Health Talk: Synesthesia

For Laura Rosser, numbers are always associated with colors. The number two is always orange and the number five always red. Rosser also associates colors with music. While playing the piano, she “sees” the note E flat as turquoise and the note F sharp as yellow-green. Many notes together create a medley of colors for her. Although Rosser’s story, reported by ABC News, may suggest that she simply has a very creative and poetic mind, these phenomena can be attributed to a condition called synesthesia. Simply put, Rosser’s brain has some internal cross-wiring that involuntarily activates one sensory pathway on the stimulation of another sensory pathway. Thus when she reads a number or hears some music, her sensory pathways for seeing color are immediately activated.

“Color synesthesia,” as this is called, is not the only form of the condition. The ABC News article also narrates the case of James Wannerton who can “taste” words. For Wannerton, the word “change” tastes like cheese and the words “roasted nuts” taste, not like nuts, but like burned meat. Certain words can be especially distasteful for Wannerton. The name Derek, for example, tastes like earwax.
Like Rosser and Wannerton, most synesthetes have this condition since birth. Scientists have recently discovered that the condition could be hereditary and could have its roots in genetic mutations. According to the New Scientist, researchers at the Imperial College London and the University of Oxford have discovered that a region on chromosome 2 may be responsible for the condition.
What is particularly interesting about this find is that the same chromosomal region has been associated with autism and epilepsy. This discovery has led scientists to believe that the three conditions may share some common underlying neurological mechanism.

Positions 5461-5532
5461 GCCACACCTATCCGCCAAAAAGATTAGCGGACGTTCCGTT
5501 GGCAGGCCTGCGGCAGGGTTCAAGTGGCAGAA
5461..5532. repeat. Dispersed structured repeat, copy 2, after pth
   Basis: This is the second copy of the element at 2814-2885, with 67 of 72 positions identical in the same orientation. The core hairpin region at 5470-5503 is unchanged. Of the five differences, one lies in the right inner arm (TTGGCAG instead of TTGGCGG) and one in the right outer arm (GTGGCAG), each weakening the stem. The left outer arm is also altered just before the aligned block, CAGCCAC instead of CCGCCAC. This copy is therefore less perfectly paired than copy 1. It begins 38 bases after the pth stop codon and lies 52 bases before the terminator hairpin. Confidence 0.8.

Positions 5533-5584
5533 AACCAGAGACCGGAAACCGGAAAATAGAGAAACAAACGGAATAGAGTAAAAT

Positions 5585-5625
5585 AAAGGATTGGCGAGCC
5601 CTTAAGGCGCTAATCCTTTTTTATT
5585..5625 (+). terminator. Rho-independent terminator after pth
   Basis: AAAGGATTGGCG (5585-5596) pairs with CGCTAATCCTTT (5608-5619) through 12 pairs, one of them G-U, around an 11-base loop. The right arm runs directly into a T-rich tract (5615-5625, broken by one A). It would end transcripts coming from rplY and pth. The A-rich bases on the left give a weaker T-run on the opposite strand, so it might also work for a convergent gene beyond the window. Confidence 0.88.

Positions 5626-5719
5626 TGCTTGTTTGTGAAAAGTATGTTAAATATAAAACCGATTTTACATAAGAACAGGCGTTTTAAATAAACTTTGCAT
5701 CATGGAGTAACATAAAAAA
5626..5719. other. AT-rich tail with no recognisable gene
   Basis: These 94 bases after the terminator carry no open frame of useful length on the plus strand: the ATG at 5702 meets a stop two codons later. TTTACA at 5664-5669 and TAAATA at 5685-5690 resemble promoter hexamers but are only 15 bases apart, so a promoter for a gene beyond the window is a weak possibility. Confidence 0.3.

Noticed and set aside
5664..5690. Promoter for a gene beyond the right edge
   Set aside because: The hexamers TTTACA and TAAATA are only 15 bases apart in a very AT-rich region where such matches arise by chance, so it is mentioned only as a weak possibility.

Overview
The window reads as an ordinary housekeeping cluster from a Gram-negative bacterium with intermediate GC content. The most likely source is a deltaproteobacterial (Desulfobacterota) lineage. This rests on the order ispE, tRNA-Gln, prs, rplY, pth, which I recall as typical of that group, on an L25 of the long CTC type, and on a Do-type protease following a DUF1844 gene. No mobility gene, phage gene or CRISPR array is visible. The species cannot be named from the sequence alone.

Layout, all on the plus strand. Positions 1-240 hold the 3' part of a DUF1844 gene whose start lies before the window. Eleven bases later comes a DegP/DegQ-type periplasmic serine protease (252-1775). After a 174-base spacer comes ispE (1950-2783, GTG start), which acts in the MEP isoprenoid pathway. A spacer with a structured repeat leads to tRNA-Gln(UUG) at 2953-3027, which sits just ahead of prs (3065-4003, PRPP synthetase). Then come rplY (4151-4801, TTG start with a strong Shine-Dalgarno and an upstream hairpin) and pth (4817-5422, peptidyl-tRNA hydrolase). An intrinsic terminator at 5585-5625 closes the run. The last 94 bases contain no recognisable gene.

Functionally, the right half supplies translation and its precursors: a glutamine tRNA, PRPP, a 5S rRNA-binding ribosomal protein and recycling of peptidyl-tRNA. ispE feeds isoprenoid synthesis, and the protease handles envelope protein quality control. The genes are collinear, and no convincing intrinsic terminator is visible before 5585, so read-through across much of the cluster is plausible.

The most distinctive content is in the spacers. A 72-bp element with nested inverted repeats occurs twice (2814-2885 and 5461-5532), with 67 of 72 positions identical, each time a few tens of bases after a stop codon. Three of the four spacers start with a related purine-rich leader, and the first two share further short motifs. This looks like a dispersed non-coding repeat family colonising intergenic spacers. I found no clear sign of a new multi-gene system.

Other chromosome regions which have been linked to this disorder include regions on chromosomes 5, 6, and 12. These regions are responsible for directing the way the brain gets structured.
Scientists have still not figured out which exact genes are responsible for the disorder but hope that the findings will shed some light on the functioning of the brain. Research in this field has also called to question the fact that the condition is completely hereditary and if certain environmental factors cause the condition.

ScienceDaily reports that color synesthesia is influenced to a certain degree by environmental factors. Studies conducted by scientists at the University of Edinburgh and University of Sussex revealed that color synesthesia has some certain common characteristics in many individuals. The letter A, for example, is always associated with the color red, while the letter V is associated with the color purple.
Scientists believe that this color-letter association has to do with the way people learn languages. A is commonly used in English and is hence associated with a very common color term — red. V, a rather uncommon letter, is associated with the relatively uncommon term purple. This shows that external factors can influence synesthesia to a large degree.
Even more surprising is the discovery that hypnosis is able to induce synesthesia in individuals normally not exhibiting the condition.

Medical News Today describes a study conducted by scientists at the University College London in which subjects who were hypnotized displayed color synesthesia. The scientists who conducted the study believe that hypnosis may cause certain suppressed connections in the brain to become activated, causing the various sensory pathways to become interlinked.
These researchers believe that synesthesia is not caused due to abnormal connections in the brain, but due to increased activation of existing links in the brain.
Research has thus found some insights into the condition, but the actual mechanism of the condition still remains a mystery.

As for those with this condition, their daily lives are not affected much by the condition. In fact, many have developed artistic abilities because of the condition.
As Rosser put it, “I see it as a gift, as a sort of spiritual god thing that enables more intuition, whether it’s musical or even with people to be able to see some extra things out there.”